The Monroe Temple of Liberal Judaism


sukkotSukkot, a Hebrew word meaning “booths” or “huts,” refers to the Jewish festival of giving thanks for the fall harvest, as well as the commemoration of the forty years of Jewish wandering in the desert after Sinai. Sukkot is celebrated five days after Yom Kippur on the 15th of Tishrei and is marked by several distinct traditions. One tradition, which takes the commandment to “dwell in booths” literally, is to build a sukkah, a booth or hut. A sukkah is often erected by Jews during this festival, and it is common practice for some to eat and even live in these temporary dwellings during Sukkot. Read more about the history and customs of Sukkot.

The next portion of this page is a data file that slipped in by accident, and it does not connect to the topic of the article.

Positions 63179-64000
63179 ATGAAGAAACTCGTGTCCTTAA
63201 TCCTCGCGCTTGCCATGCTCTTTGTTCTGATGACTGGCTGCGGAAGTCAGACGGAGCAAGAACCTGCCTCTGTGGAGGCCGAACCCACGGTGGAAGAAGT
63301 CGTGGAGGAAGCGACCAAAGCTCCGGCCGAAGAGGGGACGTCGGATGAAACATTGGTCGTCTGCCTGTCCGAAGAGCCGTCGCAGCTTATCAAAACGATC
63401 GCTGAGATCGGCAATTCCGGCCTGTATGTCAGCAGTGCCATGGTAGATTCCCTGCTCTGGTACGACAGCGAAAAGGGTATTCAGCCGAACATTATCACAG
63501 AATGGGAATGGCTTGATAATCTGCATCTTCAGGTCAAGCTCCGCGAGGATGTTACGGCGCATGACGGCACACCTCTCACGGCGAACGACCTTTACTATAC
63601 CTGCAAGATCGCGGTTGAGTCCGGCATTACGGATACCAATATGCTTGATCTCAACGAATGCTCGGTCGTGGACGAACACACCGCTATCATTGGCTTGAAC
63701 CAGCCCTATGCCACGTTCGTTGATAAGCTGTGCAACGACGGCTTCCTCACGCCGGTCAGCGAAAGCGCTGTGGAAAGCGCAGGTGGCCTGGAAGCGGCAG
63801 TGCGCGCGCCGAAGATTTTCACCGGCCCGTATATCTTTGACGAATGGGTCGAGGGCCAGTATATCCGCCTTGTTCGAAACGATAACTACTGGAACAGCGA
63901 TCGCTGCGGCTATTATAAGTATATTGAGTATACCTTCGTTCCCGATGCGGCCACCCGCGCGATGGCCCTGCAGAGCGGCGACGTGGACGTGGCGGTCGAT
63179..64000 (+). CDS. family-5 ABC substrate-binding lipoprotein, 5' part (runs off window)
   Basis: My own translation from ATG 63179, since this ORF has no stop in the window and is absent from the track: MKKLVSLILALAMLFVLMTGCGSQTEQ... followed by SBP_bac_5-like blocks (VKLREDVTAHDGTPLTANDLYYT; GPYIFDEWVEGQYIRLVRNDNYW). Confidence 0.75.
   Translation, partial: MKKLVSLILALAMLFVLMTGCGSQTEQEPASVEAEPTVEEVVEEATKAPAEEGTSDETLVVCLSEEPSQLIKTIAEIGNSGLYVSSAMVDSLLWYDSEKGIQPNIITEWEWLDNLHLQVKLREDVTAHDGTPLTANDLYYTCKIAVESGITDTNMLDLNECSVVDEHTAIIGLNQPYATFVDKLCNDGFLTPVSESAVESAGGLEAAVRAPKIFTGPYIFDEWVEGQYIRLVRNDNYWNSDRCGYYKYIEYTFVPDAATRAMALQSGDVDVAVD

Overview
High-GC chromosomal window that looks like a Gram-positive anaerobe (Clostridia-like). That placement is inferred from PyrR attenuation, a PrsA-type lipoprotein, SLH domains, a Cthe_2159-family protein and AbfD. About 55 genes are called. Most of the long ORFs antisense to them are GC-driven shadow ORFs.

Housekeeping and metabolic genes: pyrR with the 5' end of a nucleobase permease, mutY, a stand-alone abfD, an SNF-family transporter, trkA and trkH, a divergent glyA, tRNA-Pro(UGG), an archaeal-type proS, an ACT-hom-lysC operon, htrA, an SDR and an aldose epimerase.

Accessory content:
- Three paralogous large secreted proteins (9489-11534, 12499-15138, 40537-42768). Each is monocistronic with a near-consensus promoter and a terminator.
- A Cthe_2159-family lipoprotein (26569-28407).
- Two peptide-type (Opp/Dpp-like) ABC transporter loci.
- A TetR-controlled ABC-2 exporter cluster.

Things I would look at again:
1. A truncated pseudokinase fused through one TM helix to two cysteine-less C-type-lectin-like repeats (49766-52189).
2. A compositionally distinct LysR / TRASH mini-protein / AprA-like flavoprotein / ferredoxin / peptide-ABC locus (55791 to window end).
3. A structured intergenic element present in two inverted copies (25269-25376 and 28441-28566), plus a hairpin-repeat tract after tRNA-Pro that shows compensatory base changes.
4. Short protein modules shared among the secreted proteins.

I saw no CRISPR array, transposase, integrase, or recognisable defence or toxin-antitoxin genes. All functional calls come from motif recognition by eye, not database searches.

rabbi_sukkotAt our own family Erev Sukkot service we sit in our community built Sukkah, and gaze at the stars as we sing, pray, wave the lulav and etrog, and enjoy a wonderful puppet show presented by our rabbi.

Shabbat Times